European sales of subcompact cars, Europe’s largest segment by volume, were down just 1% in the first quarter of 2021, in a stable market. 530,000 subcompact (mostly) hatchbacks were delivered in Q1, which means the segment now makes up 18.4% of the European car market, down from 18.6% in the same period last year.
There’s a change of leadership at the top of the charts, with the traditional leader Renault Clio knocked off the segment podium into 4th place with sales down 13%. The new leader is its French rival Peugeot 208, up 20%. In a more surprising second place we find the Toyota Yaris, up 28%. The 208’s platform sibling Opel/Vauxhall Corsa also starts the year strong, up 10% an onto the podium. The Clio is even under threat from the Citroën C3, up 28% on last year as it continues to perform very well even though it’s now one of the oldest models in the top-8. Best performer in the top-12 is the Dacia Sandero thanks to the new generation, which should propel it even higher than sixth place considering its’s still the champion of value-for-money but now combines that with modern technology and design. Biggest losers in the top-15 are the former podium challengers Volkswagen Polo and Ford Fiesta, down to 7th and 8th place with double digit declines. The Skoda Fabia is also down, by 14%, but it will be renewed this year and the new generation will finally be built on the same platform as its siblings Polo and Ibiza. The Spanish VAG sibling is down 9% in Q1 of 2021. As a result, VW Group’s share of the segment drops to 16.6%, down from 19.5% in 2020. Renault-Nissan is down from 23.9% to 21.4% while Stellantis’ share jumps from 27.6 to 32.2%.
Big winner in the class is the Suzuki Swift, but like the Ignis in the minicar class, this is a logical result of a weak start of the year 2020, but also of the addition of Mild-hybrid technology and the killing of its sibling rival the Baleno. The Hyundai i20 has just been renewed but is still down 11% on last year. Biggest loser in the class is the all-electric Renault Zoe, after a partially artificially strong start and finish of 2020. Its sales are down 39% compared to Q1 of last year, which was up 83% on the same period in 2019. Renault also registered a large number of Zoe EVs in Q4 which were still being delivered to buyers in Q1 of 2021, something that you’ll see for a few more nameplates this quarter. At the bottom of the ranking, the Honda e EV is still struggling to make a mark in Europe.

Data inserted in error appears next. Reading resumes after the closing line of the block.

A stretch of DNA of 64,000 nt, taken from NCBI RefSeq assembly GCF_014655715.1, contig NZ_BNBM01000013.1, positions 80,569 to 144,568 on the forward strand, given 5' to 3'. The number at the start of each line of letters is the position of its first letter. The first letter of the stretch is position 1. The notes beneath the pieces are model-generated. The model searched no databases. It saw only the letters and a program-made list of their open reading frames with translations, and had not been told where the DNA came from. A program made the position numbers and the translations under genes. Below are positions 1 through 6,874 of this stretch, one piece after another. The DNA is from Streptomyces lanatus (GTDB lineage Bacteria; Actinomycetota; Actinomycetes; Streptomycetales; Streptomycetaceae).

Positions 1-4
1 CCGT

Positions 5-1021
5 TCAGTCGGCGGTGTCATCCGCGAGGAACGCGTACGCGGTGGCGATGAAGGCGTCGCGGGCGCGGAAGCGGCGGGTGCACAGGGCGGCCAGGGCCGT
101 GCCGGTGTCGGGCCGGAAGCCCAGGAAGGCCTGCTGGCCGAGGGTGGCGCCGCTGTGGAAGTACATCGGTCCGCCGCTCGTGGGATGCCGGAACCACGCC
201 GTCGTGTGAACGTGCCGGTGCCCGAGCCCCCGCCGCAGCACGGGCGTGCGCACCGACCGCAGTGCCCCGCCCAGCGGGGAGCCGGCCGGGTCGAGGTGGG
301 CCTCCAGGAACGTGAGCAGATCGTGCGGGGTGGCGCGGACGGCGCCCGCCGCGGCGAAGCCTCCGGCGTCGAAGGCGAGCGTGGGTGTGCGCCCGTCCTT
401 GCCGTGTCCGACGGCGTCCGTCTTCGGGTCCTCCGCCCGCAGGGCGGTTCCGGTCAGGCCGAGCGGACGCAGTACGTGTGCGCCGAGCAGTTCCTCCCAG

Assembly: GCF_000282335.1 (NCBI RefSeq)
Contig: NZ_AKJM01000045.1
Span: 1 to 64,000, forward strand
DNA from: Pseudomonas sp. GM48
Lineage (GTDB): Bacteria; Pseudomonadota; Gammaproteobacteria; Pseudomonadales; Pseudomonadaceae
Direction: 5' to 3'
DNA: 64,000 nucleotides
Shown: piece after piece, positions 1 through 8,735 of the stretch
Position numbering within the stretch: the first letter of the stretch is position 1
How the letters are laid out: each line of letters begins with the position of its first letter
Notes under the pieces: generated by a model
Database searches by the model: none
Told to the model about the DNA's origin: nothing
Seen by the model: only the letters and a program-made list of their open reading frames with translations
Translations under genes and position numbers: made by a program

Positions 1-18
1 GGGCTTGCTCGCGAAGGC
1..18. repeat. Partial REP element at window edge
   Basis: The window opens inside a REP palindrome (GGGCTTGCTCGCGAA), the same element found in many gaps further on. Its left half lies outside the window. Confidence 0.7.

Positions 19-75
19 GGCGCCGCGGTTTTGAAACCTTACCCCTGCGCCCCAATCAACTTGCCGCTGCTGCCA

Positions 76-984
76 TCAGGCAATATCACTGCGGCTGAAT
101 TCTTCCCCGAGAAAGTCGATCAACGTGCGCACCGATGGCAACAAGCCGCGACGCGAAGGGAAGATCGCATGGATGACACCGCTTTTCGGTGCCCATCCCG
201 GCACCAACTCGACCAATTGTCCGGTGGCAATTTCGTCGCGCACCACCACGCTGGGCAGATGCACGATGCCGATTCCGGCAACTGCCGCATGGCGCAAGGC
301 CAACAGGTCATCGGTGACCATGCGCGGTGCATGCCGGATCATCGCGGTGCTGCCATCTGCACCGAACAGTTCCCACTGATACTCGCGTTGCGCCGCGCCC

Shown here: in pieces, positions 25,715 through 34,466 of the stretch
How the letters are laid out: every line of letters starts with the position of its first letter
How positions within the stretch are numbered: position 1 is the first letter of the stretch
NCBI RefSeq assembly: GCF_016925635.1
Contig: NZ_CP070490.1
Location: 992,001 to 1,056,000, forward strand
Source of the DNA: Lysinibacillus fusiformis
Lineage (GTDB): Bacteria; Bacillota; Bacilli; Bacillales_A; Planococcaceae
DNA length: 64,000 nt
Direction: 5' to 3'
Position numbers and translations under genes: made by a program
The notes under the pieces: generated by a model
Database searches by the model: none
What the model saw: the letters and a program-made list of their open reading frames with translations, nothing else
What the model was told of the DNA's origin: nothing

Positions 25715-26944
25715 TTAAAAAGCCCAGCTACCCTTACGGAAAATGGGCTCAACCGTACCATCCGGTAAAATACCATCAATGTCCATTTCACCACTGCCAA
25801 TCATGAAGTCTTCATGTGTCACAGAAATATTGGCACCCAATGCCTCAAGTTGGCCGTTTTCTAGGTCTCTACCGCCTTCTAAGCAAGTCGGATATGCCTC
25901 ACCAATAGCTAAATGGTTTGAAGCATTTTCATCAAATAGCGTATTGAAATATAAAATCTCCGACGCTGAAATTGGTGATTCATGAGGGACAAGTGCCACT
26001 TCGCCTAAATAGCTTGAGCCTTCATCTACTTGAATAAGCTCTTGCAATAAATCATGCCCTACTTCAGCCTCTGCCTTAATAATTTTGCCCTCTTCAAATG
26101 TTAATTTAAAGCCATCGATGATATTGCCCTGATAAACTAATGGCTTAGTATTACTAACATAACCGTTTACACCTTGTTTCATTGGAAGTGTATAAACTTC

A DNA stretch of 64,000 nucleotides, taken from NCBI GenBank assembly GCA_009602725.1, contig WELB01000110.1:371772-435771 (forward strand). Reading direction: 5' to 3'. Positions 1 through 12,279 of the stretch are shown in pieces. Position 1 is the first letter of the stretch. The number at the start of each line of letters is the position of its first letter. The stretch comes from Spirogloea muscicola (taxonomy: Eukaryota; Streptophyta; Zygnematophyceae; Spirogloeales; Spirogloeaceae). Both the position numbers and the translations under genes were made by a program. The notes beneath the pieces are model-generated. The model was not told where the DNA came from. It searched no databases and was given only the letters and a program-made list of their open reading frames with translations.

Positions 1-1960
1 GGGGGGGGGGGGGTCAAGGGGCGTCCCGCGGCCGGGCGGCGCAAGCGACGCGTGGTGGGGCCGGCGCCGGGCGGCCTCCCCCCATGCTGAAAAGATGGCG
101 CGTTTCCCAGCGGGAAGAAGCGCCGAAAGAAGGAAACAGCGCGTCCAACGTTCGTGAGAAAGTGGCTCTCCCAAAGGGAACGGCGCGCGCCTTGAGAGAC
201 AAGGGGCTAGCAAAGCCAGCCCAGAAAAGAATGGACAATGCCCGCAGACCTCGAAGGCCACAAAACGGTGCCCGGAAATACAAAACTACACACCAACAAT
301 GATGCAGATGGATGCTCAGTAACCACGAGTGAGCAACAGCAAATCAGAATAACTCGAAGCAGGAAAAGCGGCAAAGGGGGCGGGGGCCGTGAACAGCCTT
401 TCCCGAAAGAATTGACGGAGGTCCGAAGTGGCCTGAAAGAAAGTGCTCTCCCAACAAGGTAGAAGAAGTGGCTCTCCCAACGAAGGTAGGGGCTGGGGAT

The luxury part of the segment accounts for 9.9% of subcompact car sales in Europe, almost stable on 10% in Q1 of 2020. The Mini stays firmly in control, taking a 9th place overall with sales down just 1%, helped by the addition of the electric version. The hardtop, 4-door and convertible as well as the EV will be updated this year. The Audi A1 loses a bit of share with sales down 4% while the Lancia Ypsilon is up 2% thanks to yet another facelift and the addition of a mild hybrid version.
Car sales statistics are from the following countries: Austria, Belgium, Cyprus, Czech Republic, Denmark, Estonia, Finland, France, Germany, Great Britain, Greece, Hungary, Iceland, Ireland, Italy, Latvia, Lithuania, Luxembourg, Netherlands, Norway, Poland, Portugal, Romania, Slovakia, Slovenia, Spain, Sweden, Switzerland.
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